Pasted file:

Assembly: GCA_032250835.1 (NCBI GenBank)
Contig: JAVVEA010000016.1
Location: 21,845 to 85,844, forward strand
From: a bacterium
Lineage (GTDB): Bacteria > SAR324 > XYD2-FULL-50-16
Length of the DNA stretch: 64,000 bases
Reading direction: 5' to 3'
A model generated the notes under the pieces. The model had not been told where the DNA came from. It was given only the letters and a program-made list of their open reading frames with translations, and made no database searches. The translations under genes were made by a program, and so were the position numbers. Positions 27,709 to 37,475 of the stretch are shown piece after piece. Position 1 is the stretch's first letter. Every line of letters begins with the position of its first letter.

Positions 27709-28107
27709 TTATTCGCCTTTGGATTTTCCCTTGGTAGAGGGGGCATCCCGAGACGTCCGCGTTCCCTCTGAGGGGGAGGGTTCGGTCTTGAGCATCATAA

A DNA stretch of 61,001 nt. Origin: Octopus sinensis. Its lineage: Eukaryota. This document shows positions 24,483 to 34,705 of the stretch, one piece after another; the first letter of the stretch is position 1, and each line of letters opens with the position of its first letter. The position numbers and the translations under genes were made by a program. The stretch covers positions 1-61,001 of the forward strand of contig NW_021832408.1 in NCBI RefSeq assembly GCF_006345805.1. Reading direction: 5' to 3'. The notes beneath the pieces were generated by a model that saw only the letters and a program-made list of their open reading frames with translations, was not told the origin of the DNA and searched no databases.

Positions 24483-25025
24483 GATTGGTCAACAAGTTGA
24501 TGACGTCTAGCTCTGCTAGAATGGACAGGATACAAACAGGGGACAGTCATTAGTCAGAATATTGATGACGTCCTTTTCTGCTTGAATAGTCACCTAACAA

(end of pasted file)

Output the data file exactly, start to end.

Assembly: GCA_032250835.1 (NCBI GenBank)
Contig: JAVVEA010000016.1
Location: 21,845 to 85,844, forward strand
From: a bacterium
Lineage (GTDB): Bacteria > SAR324 > XYD2-FULL-50-16
Length of the DNA stretch: 64,000 bases
Reading direction: 5' to 3'
A model generated the notes under the pieces. The model had not been told where the DNA came from. It was given only the letters and a program-made list of their open reading frames with translations, and made no database searches. The translations under genes were made by a program, and so were the position numbers. Positions 27,709 to 37,475 of the stretch are shown piece after piece. Position 1 is the stretch's first letter. Every line of letters begins with the position of its first letter.

Positions 27709-28107
27709 TTATTCGCCTTTGGATTTTCCCTTGGTAGAGGGGGCATCCCGAGACGTCCGCGTTCCCTCTGAGGGGGAGGGTTCGGTCTTGAGCATCATAA

A DNA stretch of 61,001 nt. Origin: Octopus sinensis. Its lineage: Eukaryota. This document shows positions 24,483 to 34,705 of the stretch, one piece after another; the first letter of the stretch is position 1, and each line of letters opens with the position of its first letter. The position numbers and the translations under genes were made by a program. The stretch covers positions 1-61,001 of the forward strand of contig NW_021832408.1 in NCBI RefSeq assembly GCF_006345805.1. Reading direction: 5' to 3'. The notes beneath the pieces were generated by a model that saw only the letters and a program-made list of their open reading frames with translations, was not told the origin of the DNA and searched no databases.

Positions 24483-25025
24483 GATTGGTCAACAAGTTGA
24501 TGACGTCTAGCTCTGCTAGAATGGACAGGATACAAACAGGGGACAGTCATTAGTCAGAATATTGATGACGTCCTTTTCTGCTTGAATAGTCACCTAACAA